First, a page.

By Rabbi Pinchos Lipschutz
I recently had the occasion to be in a small, idyllic, picturesque mountain town often compared for its beauty to Switzerland. While there, I met a young man from Switzerland. I thought that I had an opportunity to settle the debate we were having about whether it is, in fact, nicer there than in the vaunted European country. So I asked him for his opinion as to which place is nicer. As befits a citizen of that very proper country, he thought for several moments before responding with much candor.
“It’s very hard for me to answer the question, but I would have to say that it is nicer here. You see, in Switzerland, you are in the Alps, so you don’t really appreciate their splendor. Here, you are in a valley surrounded by the mountain ranges. As you look up and around, you are surrounded by the mountains and are much more able to appreciate their beauty.”
He said it so matter-of-factly, but I sat there in quiet amazement as his words sunk in. They were a metaphor for so much in our lives. So often, we don’t appreciate what we have because we are so close to it. Because we are involved in it, we don’t value the experience. It takes one to step back and view something from the outside in order to have the proper respect for it.
There is so much good out there, and despite the setbacks we all have in our lives, there is more happiness than sadness, more gain than pain, more to be thankful for than to be upset about. All too often, we don’t step back and take a look at the entire view and thus aren’t able to properly apprise ourselves of our own situations.
Along the mountains, streams flow with the crystal clear run-off of the melting snow of the ranges. The splendor of Hashem’s majesty is reflected in those calm waters. In fact, it is only in calm waters in which you can see reflections. Waters which move rapidly and churn about bear no reflections. In order to appreciate the goodness we are blessed with, we need to reflect with quiet patience upon the world and our gifts.
The Yom Tov of Pesach presented us with just such an opportunity. We experienced a break in the rush and flow of our harried lives. Instead of rushing off to work and the plethora of mundane activities which occupy a regular day, we were occupied with mitzvos and simcha. On Yom Tov, there are no carpools, no bills to pay, no silly obligations to fulfill. We daven, thanking Hashem for his goodness and kindness towards us, and then we return home to be surrounded by family and friends in effusive joy.
We spent eight days subsisting on matzoh and a more refined diet than we do the whole year. We spent eight days surrounded and affected by kedushah. We refrained from unnecessary work and pressure.
And then we turned around and it was over. After all the preparation and all the efforts we put into making those days into yimei cheirus, we found ourselves back in the world of avdus. It’s enough to depress you.
But perhaps while we were engrossed in the yimei kedushah, we failed to appreciate their beauty and the gifts they bore us. Now, with the benefit of hindsight, we can look back at those rejuvenating days and their restorative qualities. Remembering them and their summits of experiences will help inspire and strengthen us to be able to surmount the challenges we face.
In this week’s parshiyos of Tazriah and Metzorah, we learn of the plight of the metzorah, one who has spoken lashon hara and has been stricken with tzoraas. The metzorah is taken outside of the camp, where he remains.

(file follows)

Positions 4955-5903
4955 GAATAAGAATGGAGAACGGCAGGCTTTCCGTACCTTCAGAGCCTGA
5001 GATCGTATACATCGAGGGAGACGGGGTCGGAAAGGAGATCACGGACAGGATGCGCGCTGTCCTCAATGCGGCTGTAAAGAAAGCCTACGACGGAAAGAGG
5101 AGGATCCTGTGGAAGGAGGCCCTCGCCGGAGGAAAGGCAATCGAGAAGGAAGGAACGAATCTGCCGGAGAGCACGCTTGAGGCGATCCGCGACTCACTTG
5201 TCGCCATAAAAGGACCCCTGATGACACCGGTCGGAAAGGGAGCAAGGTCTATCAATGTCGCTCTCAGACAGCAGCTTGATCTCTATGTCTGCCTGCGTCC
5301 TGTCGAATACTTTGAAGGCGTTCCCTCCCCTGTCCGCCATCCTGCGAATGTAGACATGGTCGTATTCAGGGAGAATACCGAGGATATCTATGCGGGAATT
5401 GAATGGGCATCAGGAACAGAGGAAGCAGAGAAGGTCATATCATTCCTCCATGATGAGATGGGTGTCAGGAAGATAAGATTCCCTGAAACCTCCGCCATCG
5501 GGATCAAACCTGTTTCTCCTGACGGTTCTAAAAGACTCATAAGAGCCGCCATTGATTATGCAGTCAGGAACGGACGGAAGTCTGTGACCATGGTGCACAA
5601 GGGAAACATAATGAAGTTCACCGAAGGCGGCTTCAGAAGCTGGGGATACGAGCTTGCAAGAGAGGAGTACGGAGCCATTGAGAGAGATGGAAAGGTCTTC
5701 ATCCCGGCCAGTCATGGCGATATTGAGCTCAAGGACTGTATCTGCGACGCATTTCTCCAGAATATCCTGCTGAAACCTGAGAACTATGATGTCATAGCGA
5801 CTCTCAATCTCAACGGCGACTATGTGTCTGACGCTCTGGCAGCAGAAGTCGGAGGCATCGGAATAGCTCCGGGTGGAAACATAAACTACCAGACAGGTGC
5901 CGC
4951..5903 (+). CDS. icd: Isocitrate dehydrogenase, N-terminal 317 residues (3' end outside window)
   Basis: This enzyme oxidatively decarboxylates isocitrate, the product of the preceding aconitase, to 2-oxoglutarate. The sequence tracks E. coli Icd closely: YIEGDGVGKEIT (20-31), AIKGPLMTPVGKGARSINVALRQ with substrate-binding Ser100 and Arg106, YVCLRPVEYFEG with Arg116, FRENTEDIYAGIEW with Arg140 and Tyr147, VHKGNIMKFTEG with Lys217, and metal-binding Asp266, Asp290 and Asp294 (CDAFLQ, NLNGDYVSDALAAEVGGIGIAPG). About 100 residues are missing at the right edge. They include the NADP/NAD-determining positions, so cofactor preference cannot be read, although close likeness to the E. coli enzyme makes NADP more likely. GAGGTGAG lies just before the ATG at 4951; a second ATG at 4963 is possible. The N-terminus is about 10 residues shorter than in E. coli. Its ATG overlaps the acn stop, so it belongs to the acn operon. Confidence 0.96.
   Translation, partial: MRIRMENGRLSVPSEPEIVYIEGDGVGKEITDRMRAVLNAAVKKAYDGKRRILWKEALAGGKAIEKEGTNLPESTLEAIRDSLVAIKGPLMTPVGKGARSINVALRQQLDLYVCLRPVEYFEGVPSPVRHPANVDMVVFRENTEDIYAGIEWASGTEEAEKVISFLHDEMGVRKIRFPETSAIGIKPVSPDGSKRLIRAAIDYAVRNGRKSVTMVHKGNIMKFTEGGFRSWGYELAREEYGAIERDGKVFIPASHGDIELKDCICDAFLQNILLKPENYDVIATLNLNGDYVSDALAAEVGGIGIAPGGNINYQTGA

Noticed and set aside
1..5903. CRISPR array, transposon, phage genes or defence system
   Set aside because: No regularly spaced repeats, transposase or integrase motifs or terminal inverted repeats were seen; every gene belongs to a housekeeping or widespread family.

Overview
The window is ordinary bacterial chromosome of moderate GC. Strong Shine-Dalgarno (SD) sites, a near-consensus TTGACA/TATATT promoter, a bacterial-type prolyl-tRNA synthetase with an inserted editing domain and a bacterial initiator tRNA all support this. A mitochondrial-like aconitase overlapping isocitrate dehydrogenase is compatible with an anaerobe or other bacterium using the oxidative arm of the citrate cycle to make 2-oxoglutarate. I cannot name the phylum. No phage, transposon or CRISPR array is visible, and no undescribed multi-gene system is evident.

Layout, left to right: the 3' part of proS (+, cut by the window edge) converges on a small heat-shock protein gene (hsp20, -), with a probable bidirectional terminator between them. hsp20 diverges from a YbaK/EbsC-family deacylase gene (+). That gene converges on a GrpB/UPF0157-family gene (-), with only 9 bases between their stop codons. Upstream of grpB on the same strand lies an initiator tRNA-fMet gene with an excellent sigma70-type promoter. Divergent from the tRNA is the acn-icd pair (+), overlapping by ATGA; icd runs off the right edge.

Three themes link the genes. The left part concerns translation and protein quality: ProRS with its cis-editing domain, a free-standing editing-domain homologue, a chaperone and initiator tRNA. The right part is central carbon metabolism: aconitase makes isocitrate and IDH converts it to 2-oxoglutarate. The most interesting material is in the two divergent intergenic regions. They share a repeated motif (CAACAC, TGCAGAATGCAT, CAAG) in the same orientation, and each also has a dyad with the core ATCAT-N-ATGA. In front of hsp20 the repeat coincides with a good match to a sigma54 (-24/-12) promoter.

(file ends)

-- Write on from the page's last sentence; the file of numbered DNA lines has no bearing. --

Often, jealousy is the trigger that leads people to speak lashon hara of others. Someone who does not properly appreciate that which he possesses and has been blessed with develops a jealousy of people he thinks are better off than he. Insecurity and unhappiness grow out of a lack of appreciation for a person’s own gifts, leading people to contrast themselves with others, focusing on what others seem to have and he himself seems to lack, while ignoring the good that he has been bestowed with.
Perhaps, then, one purpose of sending the metzorah from the machaneh is to allow him to contemplate and gain cognizance of the brachos that exist in his life. Unencumbered by his everyday activities and no longer surrounded by his family, neighbors and friends, he is granted a clear mind and an unobstructed view of his life. The metzorah goes out of his regular environs and is given the ability to think about his life and his family and the myriad gifts that have been given to him from Above.
When we are surrounded by everything Hakadosh Boruch Hu has granted us, we can lack the vision or ability to fully appreciate our lot in life. Similar to the person living in the Alps, we lack the ability to see the full picture. It is only when we are able to look on from the outside that we can truly comprehend how wondrous our lives really are.
I thought of a deeper related lesson inherent in that person’s comment about the valley surrounded by the mountain ranges. Sometimes, we need to be in the proverbial valley to truly appreciate what we have achieved at the top of the mountain. We can never adequately give thanks to Hashem for having been blessed to reach the heights we have attained without ever having been at the bottom, which allows us to see just how much we have accomplished and how far we have come.
It is with these thoughts in mind that we can approach the introspective days of Sefirah leading up to accepting the Torah anew on Shavuos. We are thus positioned for a better view of where we stand in our mission on this world and what our goals and aspirations ought to be for the bright future which lies ahead of us.